It’s interesting to me that in the same week Black Panther breaks the record as the highest grossing superhero movie in U.S. history (soon to be the world, at this rate), Virgil Abloh is named Menswear Artist Director at Louis Vuitton. These two points are synergistic because of (and beyond) their obvious parallels of black people winning in realms that traditionally do not root for them to win, or even to be equitably represented. Today, as Virgil’s Louis Vuitton appointment breaks Instagram, it’s telling to see how those who participate in fashion are reacting to the news, everything from high octane elation through to the unimpressed emoji. Opinions, of course, are due to vary, as in the case of the many prominent male appointments of recent weeks; Tisci at Burberry, Hedi at Celine and Kim Jones at Dior Homme. This one, however, has a different resonance, from a cultural, business, technical and personal POV.
From a cultural standpoint, this is important. Virgil is one of only two black people currently in the lead creative (and visible) role at a notable fashion house or brand. To expand on this point would require an intense and deeper analysis of how we got here – saliently, our industry’s issues rooted in racism, ignorance and complicity that has been allowed to fester and calcify the infrastructure of the business of fashion to present day.
From a business standpoint, it’s a progressive move for LV, one of the oldest and most powerful houses in fashion. Virgil has the Midas touch, where everything he put in his signature quotation marks turns into sales and press. Additionally, with womenswear and fashion weeks reaching saturation points, as more focus is given to the menswear renaissance and streetwear helps to buoy up luxury sales (both of which, in turn, are influencing the womens market), tapping the creator of one of the most successful modern-day brands is smart. And they’re going all-in, as LV makes a larger investment with increased dedicated mens stores and up the menswear ratio in their retail offering overall, it’s clear that they’re banking on this perfect storm to translate into Supreme-style store lines and SALES.
From a technical standpoint, it’s a very different landscape. One of the main elements that has worked so well for Virgil in this game is also the target on his back – as news breaks, many are pointing to hype and ‘over-exposure’ being responsible for a hire of such magnitude, and that alone. This is similar to criticism the last time another designer of color was hired in a prestigious role, namely Alexander Wang at Balenciaga in 2012. While Virgil is not a formally-trained fashion designer (he holds a B.A. in Civil Engineering and a Masters in Architecture), one has to wonder where such criticism is rooted when, particularly in fashion and beauty, much credence has been bestowed on those who have used the disruptive nature of digital and social media to fast-track trajectories and enable a different path to success. Look at the paths forged by Glossier, Kylie Jenner’s multi-billion dollar business, the introduction of bloggers and influencers, many of whom have created viable brands for themselves. We’re living in an era of redefinition, rethinking everything from luxury to gender. Is artistic leadership then not subject to any transformation?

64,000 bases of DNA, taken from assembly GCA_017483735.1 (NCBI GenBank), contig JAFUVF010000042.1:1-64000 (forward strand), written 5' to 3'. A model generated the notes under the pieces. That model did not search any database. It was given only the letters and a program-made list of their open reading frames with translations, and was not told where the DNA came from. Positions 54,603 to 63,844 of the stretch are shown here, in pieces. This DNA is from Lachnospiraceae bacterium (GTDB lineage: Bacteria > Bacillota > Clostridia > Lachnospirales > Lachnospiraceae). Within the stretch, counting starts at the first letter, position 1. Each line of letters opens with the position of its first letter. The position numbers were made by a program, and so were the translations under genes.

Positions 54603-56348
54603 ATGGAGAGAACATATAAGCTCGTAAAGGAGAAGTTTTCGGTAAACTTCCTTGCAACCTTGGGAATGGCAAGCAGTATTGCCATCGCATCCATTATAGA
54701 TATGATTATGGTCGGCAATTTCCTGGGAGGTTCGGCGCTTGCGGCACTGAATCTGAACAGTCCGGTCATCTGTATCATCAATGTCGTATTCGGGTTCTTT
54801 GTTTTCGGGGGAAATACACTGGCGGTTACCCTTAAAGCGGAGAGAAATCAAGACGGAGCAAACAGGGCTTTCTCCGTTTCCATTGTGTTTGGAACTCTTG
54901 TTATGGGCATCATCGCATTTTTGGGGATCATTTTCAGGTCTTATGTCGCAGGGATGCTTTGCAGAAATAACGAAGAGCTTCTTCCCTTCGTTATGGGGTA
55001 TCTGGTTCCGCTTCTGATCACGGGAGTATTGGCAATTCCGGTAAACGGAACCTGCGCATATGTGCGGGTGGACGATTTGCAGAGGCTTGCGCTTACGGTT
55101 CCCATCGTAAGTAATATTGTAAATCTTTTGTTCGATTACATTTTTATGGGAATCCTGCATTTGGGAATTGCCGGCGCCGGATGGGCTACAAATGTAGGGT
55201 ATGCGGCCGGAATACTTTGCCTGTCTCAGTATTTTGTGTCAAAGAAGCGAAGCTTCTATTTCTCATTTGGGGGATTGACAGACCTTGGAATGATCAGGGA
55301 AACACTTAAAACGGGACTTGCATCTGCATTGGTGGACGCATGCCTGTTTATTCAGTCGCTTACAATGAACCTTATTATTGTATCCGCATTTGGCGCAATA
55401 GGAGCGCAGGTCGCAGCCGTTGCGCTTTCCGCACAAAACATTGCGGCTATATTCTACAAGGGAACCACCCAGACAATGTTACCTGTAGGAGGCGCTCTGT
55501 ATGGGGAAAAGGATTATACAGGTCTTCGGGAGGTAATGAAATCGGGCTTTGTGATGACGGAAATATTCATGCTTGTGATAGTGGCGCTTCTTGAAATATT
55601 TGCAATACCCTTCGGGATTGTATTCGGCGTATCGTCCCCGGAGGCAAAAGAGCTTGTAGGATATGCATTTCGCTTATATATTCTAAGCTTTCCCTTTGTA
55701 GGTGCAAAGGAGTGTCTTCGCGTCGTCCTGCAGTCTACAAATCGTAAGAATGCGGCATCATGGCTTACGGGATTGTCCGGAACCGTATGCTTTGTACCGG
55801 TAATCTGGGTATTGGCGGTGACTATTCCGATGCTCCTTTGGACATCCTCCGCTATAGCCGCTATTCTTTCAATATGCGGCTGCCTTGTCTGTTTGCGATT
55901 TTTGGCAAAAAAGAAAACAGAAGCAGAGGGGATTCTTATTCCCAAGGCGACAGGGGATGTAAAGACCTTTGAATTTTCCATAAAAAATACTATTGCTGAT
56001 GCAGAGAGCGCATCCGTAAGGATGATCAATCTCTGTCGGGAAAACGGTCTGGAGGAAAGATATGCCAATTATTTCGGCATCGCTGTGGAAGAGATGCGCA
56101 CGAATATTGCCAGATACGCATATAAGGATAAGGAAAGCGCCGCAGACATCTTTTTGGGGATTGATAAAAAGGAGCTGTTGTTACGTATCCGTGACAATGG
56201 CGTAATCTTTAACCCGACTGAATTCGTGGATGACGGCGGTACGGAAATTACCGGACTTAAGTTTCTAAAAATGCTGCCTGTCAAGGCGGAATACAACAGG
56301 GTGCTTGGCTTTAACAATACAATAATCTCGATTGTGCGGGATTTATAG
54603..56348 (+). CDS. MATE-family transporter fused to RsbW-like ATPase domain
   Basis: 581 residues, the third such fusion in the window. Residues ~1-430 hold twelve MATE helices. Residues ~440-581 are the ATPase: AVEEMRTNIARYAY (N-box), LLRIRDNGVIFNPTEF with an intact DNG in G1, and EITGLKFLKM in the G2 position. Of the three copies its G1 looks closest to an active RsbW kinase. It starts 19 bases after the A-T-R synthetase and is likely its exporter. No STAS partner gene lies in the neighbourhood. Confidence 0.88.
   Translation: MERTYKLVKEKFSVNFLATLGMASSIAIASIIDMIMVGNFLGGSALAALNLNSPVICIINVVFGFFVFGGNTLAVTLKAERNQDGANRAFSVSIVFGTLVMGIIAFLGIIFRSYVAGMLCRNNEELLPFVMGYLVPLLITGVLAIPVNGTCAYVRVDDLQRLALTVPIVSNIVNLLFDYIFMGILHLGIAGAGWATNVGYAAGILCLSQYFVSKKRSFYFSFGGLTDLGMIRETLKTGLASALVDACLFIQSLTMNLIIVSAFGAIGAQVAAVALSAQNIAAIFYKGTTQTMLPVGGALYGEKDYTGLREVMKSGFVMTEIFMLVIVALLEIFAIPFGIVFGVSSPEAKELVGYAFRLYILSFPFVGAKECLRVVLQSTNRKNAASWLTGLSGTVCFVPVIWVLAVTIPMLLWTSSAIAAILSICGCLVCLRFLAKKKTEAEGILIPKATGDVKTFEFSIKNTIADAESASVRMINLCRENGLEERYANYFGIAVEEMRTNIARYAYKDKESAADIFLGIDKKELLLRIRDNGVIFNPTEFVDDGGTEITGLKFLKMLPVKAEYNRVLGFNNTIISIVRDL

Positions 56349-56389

As a multi-hyphenate, Virgil is the ultimate collaborator in both the literal and conceptual sense – from concurrent partnerships with a plethora of brands, to using social media and audiences as a means to infuse codes of inclusion and democracy into his brand and persona, to ‘appropriating’ designs that came before. The latter is a large part of the overall Off-White backlash, mostly from fashion purists (including Raf Simons). That being said, Virgil has in the past put forward a fairly compelling thought to this, citing “We can offer a 2.0 to every idea.” Regardless of how you look at it, platforms like the Diet Prada’s of the world exist because this is not something unique to Virgil. What Virgil lacks in technical training, he more than makes up for in cultural point of view and context, which is an integral component of fashion design and the industry at large, and often a layer that is overlooked or lacking. As the schoolyard comeback might be in this case – you can learn the technical facets of design, but not the intangible insights of culture and connection. And that’s what I think this opportunity represents – learning, on both sides. For Virgil, to push himself as a designer and businessperson and intake as much as possible at the heady heights of an elite high fashion company, hopefully in turn helping to take his own business to the next levels. For Vuitton, I think Virgil brings a combination of timely relevance, social and cultural clout paired with critical thought that is currently second to none. A strategic win for the 164 year-old-brand – who can also now authentically tap into fashion’s newest cash cow – streetwear.
From a personal standpoint, I’m optimistic – and this brings me back to my original point. The success of Black Panther and Virgil’s appointment is important. It brings to life the codes of growing up black – knowing that you’ll have to work twice as hard to reap half the glory, but when you break through, that glory can be culture-shifting. And while Black Panther is only one film, and Virgil is one man, their magnitude has been seen by all, and can be replicated and implemented in other areas across business and culture.
This specific appointment announced today was made all the more poignant when listening to today’s edition of The Daily, a New York Times podcast, about the kids of gun violence in Chicago, Virgil’s hometown. He told the NYT yesterday “And to show a younger generation that there is no one way anyone in this kind of position has to look is a fantastically modern spirit in which to start.” I agree.